The Pima Community College Board of Governors Wednesday unanimously approved a $258.7 million budget for the fiscal year starting in July. The budget includes a property tax increase and a hiring freeze.
Pima is cutting spending by $7.5 million from this year's budget to account for elimination of state aid.
The board approved a tax increase on residential property that will put an additional $2 million in the college’s coffers next year. It will cost the owner of a house valued at $150,000, the county average, about $4 more a year.
PCC has been coping with a number of financial woes. It will lose all funding from the state and tuition dollars have dropped as a result of a steady decrease in enrollment over the past few years.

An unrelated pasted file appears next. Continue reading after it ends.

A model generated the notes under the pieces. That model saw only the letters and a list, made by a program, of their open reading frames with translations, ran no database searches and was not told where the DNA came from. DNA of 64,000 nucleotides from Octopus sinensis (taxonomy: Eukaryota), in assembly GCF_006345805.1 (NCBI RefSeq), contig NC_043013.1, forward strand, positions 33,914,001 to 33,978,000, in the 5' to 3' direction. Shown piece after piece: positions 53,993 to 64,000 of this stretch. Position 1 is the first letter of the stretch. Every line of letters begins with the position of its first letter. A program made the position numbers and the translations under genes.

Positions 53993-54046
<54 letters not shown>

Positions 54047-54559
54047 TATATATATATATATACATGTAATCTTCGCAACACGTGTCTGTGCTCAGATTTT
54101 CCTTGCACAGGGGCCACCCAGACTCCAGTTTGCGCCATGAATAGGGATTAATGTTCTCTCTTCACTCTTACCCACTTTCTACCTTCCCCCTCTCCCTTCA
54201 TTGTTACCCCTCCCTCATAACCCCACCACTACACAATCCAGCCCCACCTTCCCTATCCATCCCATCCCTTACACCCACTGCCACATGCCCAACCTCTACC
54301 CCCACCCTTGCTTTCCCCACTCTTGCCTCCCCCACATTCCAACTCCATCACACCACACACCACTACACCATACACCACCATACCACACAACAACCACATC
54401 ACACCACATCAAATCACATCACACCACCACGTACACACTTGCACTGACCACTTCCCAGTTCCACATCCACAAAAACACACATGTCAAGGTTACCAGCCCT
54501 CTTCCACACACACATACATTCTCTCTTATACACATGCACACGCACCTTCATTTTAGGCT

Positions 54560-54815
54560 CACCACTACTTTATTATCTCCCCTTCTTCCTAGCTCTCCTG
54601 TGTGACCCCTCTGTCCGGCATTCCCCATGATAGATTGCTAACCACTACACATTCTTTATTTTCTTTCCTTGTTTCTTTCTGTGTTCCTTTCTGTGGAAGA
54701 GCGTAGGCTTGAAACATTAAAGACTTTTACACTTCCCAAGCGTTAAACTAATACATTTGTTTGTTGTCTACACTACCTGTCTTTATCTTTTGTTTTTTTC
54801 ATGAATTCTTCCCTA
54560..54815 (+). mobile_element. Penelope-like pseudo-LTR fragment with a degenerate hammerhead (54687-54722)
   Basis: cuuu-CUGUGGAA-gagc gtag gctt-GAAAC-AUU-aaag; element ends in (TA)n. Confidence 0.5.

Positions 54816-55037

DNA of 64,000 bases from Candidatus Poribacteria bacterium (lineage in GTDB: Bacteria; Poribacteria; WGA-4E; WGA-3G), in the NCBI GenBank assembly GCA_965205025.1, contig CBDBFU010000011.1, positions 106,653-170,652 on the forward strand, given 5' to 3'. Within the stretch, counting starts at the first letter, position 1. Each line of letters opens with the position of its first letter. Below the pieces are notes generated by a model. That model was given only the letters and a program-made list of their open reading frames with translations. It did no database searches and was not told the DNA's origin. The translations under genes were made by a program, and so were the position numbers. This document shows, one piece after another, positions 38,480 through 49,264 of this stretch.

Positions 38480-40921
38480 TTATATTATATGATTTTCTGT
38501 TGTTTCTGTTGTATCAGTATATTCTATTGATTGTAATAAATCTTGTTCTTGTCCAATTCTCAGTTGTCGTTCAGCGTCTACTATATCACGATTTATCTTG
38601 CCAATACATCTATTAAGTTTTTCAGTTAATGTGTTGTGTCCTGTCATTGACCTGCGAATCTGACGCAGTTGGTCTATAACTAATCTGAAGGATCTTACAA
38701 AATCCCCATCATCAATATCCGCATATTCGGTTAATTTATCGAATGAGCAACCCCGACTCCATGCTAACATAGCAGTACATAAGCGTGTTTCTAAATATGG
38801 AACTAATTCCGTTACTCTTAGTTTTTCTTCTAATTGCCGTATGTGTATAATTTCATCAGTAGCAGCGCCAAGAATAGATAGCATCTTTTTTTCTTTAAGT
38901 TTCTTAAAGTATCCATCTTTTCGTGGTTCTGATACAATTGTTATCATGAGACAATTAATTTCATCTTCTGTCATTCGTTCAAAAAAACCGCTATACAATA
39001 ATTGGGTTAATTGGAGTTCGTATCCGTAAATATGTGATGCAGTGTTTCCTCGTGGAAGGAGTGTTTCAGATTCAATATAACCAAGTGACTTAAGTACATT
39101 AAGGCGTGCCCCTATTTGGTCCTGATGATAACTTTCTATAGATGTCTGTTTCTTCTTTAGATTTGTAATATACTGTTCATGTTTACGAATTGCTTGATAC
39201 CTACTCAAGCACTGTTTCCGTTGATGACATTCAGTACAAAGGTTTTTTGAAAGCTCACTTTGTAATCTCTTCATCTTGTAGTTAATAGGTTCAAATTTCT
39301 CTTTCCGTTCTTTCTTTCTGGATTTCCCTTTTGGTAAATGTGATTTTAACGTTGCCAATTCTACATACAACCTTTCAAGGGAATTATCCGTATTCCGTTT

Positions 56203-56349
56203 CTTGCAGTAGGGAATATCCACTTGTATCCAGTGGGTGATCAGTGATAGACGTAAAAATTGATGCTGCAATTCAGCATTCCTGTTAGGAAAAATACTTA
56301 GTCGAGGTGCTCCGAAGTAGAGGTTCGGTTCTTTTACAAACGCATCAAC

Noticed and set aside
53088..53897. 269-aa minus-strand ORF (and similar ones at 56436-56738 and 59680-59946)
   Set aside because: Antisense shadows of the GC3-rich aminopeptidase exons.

Board member Scott Stewart said while in two past years he voted against property tax increases, he supported this increase because he believes the college is moving in the right direction.
"This is the most responsible thing we can do for the citizens of our county," he said.
State support of the college has dropped over the last decade from a high of $23 million to zero in the coming year.
Board member Mark Hanna, who voted in favor of the tax increase, said the state left Pima's board with no choice.
"This tax increase is a direct result of the defunding from the Legislature," he said.